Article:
So, in summary, I am thankful for good food, good friends, good family, blue skies, occasionally quiet children, breathtaking sunsets, and all those little moments of wonder.

Wednesday, November 21, 2007

Tokyo Design Festa

Part Fremont Flea Market, part High School Art Show, part Harajuku Sunday, part colorful explosion, the Tokyo Design Festa is a feast for the eyes and proof that there is a lot of creativity out there.

It was held at a huge expo center in the area where all the cool new buildings are (no, not in this building, it's just a cool building)

It was huge and kind of overwhelming; there was a lot to see. There was plenty of painting going on, some by what Martine described as "rich Japanese kids who think they have talent." But some good stuff, too.

This reminded us all of Tim Burton's Stainboy:

It was easy to get the feeling that some people were just there to be seen. It didn't have much to do with the art, but it definitely added to the eye-candy.

We were afraid that the kids would get bored quickly, I mean, it's basically a big arts and crafts show, and they are small boys. They found plenty to interest them, however, so we were pleasantly shocked that they seemed to be enjoying themselves.

Like the Skeleton on a Toilet That Poops Silver Balls machine. D wanted to stay and watch forever, and kept coming back to it. It was pretty neat, all made of paper.

The kids also spent a good period of time playing with these domino-blocks. We almost bought some, but then there was a tantrum, so it didn't happen.

This would make an amazing library kid-corner. Having a black thumb when it comes to houseplants, I considered buying some fabric ones.

There were a lot of gothic dolls. Love 'em.

And these are the coolest sinks ever.

Impressive prosthetics and special effects makeup:

It's the damn horse head again.

We also saw some of the weirdest media ever. You really can make anything out of anything. Like marshmallows, for instance:

And here we have more evidence of the Japanese obsession with bodily fluids:

Had to give this chick points for putting herself out there, but this was some of the most horrible video game-inspired music ever.

Jeff's favorite was the balloon-fashion show. The one in white made the trip out worth it all by herself, he said.

M convinced me that, since he is into drinking tea now, that we needed to bring some of this pretty tea home.

There was another show or two going on in the expo center. This one looked slightly less exciting:

We walked out of the festa foot-sore and eye-burnt, but it was a great way to spend a Sunday afternoon. Made me vow to do something creative every day, because if I learned anything at the show, it is that the world is aswarm with great ideas and readily-available materials, and I have no excuse.

See more photos of the Festa here.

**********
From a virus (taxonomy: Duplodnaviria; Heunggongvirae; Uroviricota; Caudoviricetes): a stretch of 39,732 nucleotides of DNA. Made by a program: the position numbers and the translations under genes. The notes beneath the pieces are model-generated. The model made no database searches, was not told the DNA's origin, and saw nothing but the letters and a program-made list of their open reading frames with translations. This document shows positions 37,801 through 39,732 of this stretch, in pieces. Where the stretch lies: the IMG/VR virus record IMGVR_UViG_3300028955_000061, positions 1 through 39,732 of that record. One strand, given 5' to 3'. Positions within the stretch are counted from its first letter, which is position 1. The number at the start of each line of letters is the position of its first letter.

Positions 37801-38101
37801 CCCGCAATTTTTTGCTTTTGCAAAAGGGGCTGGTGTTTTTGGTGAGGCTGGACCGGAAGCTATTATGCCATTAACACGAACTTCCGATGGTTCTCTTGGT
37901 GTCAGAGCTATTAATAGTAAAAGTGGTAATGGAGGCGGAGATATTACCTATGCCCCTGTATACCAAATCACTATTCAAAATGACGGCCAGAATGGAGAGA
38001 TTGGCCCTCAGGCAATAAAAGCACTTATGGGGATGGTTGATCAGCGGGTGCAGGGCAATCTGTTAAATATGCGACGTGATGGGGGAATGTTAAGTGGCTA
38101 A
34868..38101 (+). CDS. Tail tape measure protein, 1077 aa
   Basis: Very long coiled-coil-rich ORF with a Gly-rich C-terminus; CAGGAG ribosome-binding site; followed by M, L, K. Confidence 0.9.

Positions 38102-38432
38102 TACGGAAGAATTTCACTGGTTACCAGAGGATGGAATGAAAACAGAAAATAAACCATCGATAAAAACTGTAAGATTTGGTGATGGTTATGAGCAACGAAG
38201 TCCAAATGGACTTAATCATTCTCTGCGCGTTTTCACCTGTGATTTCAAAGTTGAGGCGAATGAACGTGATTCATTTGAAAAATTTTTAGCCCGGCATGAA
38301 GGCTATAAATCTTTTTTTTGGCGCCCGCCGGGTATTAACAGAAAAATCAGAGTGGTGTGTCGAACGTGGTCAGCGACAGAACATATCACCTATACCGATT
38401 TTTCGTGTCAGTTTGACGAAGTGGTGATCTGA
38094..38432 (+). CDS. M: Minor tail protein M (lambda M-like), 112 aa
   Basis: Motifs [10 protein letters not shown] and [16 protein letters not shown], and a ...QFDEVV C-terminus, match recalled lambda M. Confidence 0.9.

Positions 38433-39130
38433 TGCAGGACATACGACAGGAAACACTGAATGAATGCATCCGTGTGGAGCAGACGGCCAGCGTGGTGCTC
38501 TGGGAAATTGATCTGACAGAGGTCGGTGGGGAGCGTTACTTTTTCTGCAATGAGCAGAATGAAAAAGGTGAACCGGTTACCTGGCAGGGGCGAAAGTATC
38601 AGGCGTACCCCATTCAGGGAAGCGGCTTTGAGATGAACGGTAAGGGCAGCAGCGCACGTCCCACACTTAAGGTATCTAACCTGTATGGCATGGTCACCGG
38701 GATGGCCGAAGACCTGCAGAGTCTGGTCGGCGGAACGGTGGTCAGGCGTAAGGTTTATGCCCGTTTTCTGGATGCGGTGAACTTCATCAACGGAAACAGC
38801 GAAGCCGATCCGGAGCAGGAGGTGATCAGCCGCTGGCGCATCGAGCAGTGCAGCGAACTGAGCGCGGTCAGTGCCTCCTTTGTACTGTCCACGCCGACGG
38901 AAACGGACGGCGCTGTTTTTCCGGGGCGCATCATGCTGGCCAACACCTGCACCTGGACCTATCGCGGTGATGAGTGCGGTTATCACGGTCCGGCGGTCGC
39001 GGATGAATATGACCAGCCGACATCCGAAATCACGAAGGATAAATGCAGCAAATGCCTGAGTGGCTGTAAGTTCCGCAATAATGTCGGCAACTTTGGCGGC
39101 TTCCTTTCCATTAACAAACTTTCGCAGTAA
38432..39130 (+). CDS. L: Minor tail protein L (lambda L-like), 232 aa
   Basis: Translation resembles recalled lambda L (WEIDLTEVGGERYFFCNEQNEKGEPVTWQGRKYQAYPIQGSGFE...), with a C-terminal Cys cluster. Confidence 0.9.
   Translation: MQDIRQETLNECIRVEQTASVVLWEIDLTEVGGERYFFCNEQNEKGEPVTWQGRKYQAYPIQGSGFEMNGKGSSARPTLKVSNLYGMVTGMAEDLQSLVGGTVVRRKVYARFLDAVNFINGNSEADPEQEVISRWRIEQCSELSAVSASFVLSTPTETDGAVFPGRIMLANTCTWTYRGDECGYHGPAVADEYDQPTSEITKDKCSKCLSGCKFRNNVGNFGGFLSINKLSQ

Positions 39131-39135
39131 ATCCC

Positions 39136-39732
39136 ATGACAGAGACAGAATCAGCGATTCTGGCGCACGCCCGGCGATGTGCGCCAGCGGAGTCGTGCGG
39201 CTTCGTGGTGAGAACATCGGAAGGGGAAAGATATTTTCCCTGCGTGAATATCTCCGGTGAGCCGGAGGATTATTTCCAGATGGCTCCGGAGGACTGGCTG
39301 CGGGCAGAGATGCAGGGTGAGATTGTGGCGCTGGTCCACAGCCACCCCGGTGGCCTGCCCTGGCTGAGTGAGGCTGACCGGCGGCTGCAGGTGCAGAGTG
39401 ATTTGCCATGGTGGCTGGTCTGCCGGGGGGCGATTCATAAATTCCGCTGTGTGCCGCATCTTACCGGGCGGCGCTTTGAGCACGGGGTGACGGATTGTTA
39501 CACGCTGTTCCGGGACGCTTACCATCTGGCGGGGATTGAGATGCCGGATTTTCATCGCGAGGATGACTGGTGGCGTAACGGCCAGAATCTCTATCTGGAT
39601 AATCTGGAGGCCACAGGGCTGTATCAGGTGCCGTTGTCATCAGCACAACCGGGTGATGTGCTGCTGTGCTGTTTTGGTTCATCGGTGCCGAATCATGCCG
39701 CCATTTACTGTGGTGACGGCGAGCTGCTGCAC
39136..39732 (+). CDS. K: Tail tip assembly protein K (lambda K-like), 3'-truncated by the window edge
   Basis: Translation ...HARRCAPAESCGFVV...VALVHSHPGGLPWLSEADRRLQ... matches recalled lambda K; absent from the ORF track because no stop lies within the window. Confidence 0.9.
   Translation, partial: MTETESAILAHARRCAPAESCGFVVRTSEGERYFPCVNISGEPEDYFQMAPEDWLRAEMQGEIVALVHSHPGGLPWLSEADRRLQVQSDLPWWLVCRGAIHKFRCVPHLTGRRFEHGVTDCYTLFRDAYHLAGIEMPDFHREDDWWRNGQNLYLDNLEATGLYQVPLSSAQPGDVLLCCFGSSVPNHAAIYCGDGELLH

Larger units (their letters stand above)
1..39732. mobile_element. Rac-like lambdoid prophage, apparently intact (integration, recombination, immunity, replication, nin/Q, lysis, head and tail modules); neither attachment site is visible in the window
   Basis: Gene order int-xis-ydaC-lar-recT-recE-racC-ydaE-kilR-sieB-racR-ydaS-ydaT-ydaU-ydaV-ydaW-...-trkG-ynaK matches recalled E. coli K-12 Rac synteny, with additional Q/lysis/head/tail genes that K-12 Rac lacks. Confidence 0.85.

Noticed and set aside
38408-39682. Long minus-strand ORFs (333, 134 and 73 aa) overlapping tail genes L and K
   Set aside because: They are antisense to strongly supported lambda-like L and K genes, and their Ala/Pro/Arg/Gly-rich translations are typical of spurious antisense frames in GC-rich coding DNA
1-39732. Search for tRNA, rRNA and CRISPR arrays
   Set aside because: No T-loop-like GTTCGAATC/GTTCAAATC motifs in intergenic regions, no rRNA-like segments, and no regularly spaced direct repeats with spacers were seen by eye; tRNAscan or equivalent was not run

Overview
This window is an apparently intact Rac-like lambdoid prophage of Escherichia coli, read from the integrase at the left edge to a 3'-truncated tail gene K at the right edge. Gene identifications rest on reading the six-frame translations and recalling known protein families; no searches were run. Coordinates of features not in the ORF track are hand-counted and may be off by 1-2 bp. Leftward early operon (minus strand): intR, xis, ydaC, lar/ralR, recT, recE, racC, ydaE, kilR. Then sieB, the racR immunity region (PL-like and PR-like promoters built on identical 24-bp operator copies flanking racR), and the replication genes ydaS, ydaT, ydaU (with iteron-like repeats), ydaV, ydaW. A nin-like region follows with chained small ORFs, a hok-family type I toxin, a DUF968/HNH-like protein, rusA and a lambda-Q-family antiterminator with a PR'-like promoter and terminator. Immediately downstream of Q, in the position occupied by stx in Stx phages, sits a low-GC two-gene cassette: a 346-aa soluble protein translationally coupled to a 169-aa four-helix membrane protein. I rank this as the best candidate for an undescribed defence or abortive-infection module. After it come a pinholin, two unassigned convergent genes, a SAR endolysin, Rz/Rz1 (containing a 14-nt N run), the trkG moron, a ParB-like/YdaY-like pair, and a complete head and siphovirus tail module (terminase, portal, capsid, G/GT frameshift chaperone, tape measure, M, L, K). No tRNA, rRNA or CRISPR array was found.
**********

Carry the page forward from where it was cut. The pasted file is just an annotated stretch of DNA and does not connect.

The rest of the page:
Thursday, November 15, 2007

Fishy, fishy, fishy, fish

OK, first of all, I have to say that the weather here has been amazing this past week. The sky is ridiculously blue, and it's been pretty warm. I love that it's mid-November and we haven't turned the heater on yet.

We celebrated D's birthday in two ways this year: kid-party and family-party.

He invited a few friends to his celebration at the Negishi base bowling alley (all of 8 lanes), where we had the place to ourselves. There is nothing more hilarious than watching a bunch of little kids who have never bowled before, but what I really wanted to capture was D's awesome bowling style.

Someday someone is going to make him do it properly, and it's going to completely mess up his score. Or maybe he'll keep his wonderful style and be a maverick in the league.

We got a Baskin-Robbins ice cream cake this time, because we were not about to get another inedible cake from the base. Naturally, we forgot plates and forks, but we knew we could get them at the exchange downstairs. Sadly, we also forgot to bring a knife, and they didn't carry big knives at the exchange. Luckily, tho, they did have electric carving knives. Good thing, too, because Jeff got to practice for Thanksgiving.

As his friends know him pretty well, D mostly got Pokemon-related merchandise for presents.

After it was over and we got rid of all kids but ours, we headed down to Club Lizard for the Buzz Buzz Anniversary Party. It was a great show for Macky, especially since some guys from Good Morning Garage, a radio show, were there. Macky now has a lunch date with them, and maybe he'll get on the air. Go Macky!

Jeff had Monday off, so we headed down to the Yokohama Art Museum for the Surrealist exhibit. They had some Magritte, some Dali, and some Max Ernst and Lam stuff we'd never seen before. That place is great. 2 great exhibitions in a row, and the next one is called "Goth." Can't pass that one up. It was also a gorgeous day.

We also got D's second birthday present from us:

Could be the start of a new obsession. The bigger sets get pretty huge and complicated.

The real crowning birthday event was at this restaurant that Jeff had driven past in Tsunashima, which is really close to our house, and that Macky, astoundingly, had never been to, though it is in his own neighborhood.

You get to catch your own fish! And depending on how you have it prepared, your fish may be brought to your table still moving. It isn't that easy. I mean, there are some fish just lying there in baskets you can catch, along with lobsters and oysters, but mostly the fish are swimming around in a giant moat that surrounds the fake boat dining area. You actually have to catch them. D, M, Macky, and I all caught our fish, so I am now allowed to go fishing with Macky. Jeff stayed out of it, as he is the Fish Jinx.

You gotta watch this video: D catching his fish, the fish showing up at our table still alive, M trying his first raw oyster, and other fun: